The performance of belief propagation is quite bad in the binary case (that is for standard toric code), even if the qubit error rate is rather low, the whole error is typically badly estimated. On the other hand the performances get better by moving from to and become quite good over . This is remarkable since the length of these CSS codes is constant but the rate increases with . For instance, the rate of the toric code is whereas the rate of the extended toric code over is equal to . It would be interesting to carry over the renormalizing approach of [DCP10] which improves dramatically belief propagation over standard toric codes and study how much it is able to improve the performance of standard belief propagation over these larger alphabets.
[Proof of Proposition 1] Let us consider a Tanner graph composed of a cycle , and let be the label on the edge between check and node . A codeword of the code associated to this Tanner graph is such that:
This system has non-trivial solutions if and only if the determinant of this system is , ie if:
which means that the product over the cycle is .
If this condition is verified, and one of the ’s is zero, for example , we can see from the system that have to be equal to zero too. So the non-zero codewords have only non-zero positions.
[Proof of Lemma 2]
We consider here two basic types of cycles in the Tanner graphs of and : the minimal cycles of length , and cycles of length that go through the length or the width of the torus, we call the last ones “big cycles”. An example is shown on Fig 3.
Definition 2 (minimal cycle)
A minimal cycle in the Tanner graph of or is a cycle of the form: with even, so that is a variable node.
Definition 3 (Big cycle)
A horizontal big cycle in the Tanner graph of or is a cycle of the form: , with even.
A vertical big cycle in the Tanner graph of or is a cycle , with even.
Our first observation is that it is enough to prove Condition (6) on the minimal cycles and the big cycles of the Tanner graph of , since the product of any other cycle in this Tanner graph can be decomposed as a product of products over these basic cycles.
Let us now consider a -cycle which lives in the union of the two Tanner graphs of and . It consists in two checks (see Fig 4) and , that are both connected to two variable nodes and . From the orthogonality constraint , we deduce that the labels on the edges of this cycle satisfy
We can reformulate this:
With the following definition, we obtain in this way that the product over such cycles of size is equal to .
Definition 4 (Product over a cycle - extended version)
The notion of product over a cycle can be extended to the union of the Tanner graphs of and . If is a cycle in this union, the product over this cycle is the product of all the labels of the edges over this cycle, with a power:
if the edge is check-to-variable node and belongs to the -part,
if the edge is variable node-to-check and belongs to the -part,
if the edge is check-to-variable node and belongs to the -part,
if the edge is variable node-to-check and belongs to the -part,
Now, let us look at a combination of such small cycles, as in Fig 5.
The product over all small cycles is :
By multiplying all these equations, we obtain:
which is exactly the product over a minimal cycle of .
Now, we consider another combination of 4-cycles such as in Fig 4, among one direction of the torus, as shown in Fig 6. It consists, in the subgraph of both Tanner graphs, in the variable and check nodes in the cartesian product . To simplify notation we have relabeled a variable node by , a variable node by , a check node corresponding to by and a check node corresponding to also by . It is summarized in Fig 6.
The product over all such cycles is , ie:
By multiplying all these equations, we get:
The first parenthesis is the product over a big cycle of , and the second parenthesis is the product over a big cycle of .
It shows that if the product over a big horizontal cycle is equal to in , then the product over a big horizontal cycle in is also equal to . There is a similar proof for the vertical cycles.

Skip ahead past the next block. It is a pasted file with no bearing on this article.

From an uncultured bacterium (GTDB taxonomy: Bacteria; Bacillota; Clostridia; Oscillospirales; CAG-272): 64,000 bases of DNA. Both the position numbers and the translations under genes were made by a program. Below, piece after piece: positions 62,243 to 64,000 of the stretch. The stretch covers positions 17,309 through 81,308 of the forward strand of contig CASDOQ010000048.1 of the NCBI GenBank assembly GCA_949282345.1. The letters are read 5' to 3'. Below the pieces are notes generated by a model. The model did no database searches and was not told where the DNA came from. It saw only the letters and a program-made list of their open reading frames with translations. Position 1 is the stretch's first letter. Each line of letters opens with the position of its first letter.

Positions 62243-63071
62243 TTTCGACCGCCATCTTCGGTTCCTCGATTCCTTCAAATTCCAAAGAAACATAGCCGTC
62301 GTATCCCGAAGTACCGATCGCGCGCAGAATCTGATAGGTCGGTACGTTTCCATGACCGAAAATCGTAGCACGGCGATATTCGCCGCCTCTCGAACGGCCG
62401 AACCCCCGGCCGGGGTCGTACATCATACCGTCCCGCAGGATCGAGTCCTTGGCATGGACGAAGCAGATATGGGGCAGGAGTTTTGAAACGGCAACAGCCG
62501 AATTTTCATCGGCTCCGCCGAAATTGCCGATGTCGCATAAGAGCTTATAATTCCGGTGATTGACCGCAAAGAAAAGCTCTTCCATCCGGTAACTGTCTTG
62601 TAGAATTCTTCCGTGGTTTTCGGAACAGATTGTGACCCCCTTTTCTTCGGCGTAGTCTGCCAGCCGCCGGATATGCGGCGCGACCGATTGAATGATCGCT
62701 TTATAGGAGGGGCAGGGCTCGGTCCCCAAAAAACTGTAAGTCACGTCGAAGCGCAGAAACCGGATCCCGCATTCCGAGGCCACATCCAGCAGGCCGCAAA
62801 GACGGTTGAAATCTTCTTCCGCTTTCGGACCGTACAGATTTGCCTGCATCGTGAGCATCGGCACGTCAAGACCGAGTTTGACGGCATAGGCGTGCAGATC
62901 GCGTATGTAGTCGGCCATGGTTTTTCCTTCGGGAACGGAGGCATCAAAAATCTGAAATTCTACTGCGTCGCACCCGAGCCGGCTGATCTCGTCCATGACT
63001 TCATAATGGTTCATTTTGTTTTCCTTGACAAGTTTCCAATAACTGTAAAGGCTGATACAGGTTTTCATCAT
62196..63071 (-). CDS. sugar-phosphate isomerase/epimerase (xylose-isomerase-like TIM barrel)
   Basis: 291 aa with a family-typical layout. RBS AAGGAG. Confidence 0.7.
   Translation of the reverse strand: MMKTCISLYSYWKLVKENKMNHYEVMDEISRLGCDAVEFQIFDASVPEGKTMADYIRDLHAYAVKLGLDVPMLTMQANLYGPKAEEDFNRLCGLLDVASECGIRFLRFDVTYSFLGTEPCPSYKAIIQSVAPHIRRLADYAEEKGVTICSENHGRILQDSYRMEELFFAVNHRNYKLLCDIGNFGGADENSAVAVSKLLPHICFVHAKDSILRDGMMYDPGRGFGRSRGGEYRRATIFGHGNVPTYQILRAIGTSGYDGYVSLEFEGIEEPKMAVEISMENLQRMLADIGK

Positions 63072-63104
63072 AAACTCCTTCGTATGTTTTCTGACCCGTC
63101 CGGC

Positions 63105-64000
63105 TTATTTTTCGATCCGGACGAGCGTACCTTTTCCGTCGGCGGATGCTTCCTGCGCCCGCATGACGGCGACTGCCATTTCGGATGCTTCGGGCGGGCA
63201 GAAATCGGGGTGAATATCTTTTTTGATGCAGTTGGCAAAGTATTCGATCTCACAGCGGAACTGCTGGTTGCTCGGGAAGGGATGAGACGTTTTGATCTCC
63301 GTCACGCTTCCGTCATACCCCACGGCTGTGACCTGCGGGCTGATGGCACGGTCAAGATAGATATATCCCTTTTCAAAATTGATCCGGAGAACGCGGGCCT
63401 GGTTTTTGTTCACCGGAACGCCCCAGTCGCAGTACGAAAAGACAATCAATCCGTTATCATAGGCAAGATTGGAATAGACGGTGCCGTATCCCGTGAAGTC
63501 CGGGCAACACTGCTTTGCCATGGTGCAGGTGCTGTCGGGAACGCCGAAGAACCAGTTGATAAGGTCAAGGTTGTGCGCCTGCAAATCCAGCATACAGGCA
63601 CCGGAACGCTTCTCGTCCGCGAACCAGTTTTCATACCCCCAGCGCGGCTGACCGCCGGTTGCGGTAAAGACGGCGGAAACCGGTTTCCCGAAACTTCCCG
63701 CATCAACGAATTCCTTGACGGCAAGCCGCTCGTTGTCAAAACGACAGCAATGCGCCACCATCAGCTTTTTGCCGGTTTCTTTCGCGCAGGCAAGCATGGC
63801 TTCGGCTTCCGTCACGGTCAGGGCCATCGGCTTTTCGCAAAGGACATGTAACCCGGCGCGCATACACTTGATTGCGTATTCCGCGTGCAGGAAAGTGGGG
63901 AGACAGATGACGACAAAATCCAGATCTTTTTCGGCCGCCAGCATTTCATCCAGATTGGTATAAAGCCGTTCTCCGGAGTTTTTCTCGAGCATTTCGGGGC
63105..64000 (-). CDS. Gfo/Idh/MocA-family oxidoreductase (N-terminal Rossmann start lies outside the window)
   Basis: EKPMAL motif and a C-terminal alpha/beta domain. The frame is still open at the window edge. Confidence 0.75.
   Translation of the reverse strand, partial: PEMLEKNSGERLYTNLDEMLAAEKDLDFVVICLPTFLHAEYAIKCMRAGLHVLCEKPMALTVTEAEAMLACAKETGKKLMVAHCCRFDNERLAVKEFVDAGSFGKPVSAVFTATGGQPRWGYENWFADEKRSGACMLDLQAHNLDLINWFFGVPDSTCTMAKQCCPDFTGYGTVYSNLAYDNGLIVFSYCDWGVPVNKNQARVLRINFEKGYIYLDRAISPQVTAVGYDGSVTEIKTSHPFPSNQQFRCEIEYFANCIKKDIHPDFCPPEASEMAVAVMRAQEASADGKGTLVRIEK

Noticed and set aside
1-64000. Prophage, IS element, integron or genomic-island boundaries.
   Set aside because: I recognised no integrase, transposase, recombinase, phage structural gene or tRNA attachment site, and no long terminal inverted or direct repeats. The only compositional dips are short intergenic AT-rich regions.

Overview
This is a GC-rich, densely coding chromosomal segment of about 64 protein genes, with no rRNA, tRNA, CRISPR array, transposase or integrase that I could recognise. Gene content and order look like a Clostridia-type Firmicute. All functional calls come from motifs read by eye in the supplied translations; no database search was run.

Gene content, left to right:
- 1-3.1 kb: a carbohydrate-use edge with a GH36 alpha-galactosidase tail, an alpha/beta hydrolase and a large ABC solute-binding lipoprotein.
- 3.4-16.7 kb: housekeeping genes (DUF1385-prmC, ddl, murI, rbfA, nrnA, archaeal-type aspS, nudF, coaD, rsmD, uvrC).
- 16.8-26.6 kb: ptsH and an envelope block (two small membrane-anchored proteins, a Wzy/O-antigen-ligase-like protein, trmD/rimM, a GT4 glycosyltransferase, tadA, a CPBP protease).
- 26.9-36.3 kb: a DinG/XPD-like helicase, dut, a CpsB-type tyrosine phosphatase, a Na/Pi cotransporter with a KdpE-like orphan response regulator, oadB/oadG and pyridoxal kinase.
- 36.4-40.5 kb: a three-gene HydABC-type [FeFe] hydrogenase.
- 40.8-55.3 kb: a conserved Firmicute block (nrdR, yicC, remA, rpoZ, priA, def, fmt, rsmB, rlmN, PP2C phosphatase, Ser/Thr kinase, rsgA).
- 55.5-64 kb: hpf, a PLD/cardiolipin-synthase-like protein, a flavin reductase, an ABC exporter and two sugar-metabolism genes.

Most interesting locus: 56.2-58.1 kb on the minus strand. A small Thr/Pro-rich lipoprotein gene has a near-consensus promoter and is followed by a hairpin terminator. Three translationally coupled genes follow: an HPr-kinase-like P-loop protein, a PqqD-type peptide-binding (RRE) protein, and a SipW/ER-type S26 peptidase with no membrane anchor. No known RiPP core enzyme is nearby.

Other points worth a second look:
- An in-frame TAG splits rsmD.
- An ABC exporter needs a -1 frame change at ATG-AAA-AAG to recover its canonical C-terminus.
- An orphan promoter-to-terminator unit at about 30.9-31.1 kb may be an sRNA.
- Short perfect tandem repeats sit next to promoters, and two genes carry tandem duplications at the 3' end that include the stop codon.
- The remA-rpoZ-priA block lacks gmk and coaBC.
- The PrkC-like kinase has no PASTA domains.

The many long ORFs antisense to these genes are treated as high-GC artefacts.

[Proof of lemma 3]
First, we show that the dimension of is at least .
The idea is to construct a set of independent codewords associated to cycles of the Tanner graph of . This is obtained as follows. Since all variable nodes of this Tanner graph have degree , we can consider the graph of the checks, where the vertices are the checks, and there is an edge between two vertices if and only if there is a variable node that is adjacent to the two checks. Informally, it just consists of the same graph where an ”edge-variable node-edge” is replaced by a single edge. We consider a spanning tree of this graph. An example of such spanning tree is shown in Fig 7.
This spanning tree has of course checks, and therefore edges between these checks. There are other edges: let be such edges. For all , adding to the spanning tree provides a unique cycle, . Let be the corresponding cycle in the original Tanner graph. Now, the product over each such cycle is . From Proposition 1, each of these cycles provides a codeword of . These codewords are necessarily independent, since for all the positions which correspond to the edges , exactly one of these codewords has a non zero entry (for the edge it is precisely which has a non zero entry for this position).
To show that this dimension is at most , we remove a certain check, say check . We want to show that the remaining checks are independent. To obtain this, we prove that for any syndrome, we can construct an error that gives this syndrome. In particular, we show that for every check , we can get the syndrome with at position .
Let be some path in the Tanner graph that links to . An example of such path is shown in Fig 8.
Now we construct an error that has in every position except the ’s:
is such that the syndrome in is , ie
such that has syndrome , ie , and so on and so forth.
Since has been removed, all the checks except are satisfied.
[Proof of Lemma 4]
Consider an element of minimal weight in the set . We are going to prove that its weight is greater than or equal to . A similar proof shows that this is also the case for the minimal weight elements of and this proves the lemma.
From Lemma 3, we know that the dimension of is and the dimension of is . Then the quotient has dimension , consequently we just need to find two independent codewords and , and any such can be written as , with , and at least one of either or should be non zero.
We claim that we can choose to be a codeword provided by a big vertical cycle of the Tanner graph of (obtained from Proposition 1), and being defined similarly with a big horizontal cycle. We also define and , provided by respectively a big horizontal cycle and a big vertical cycle of .
We notice that the following inner product is non zero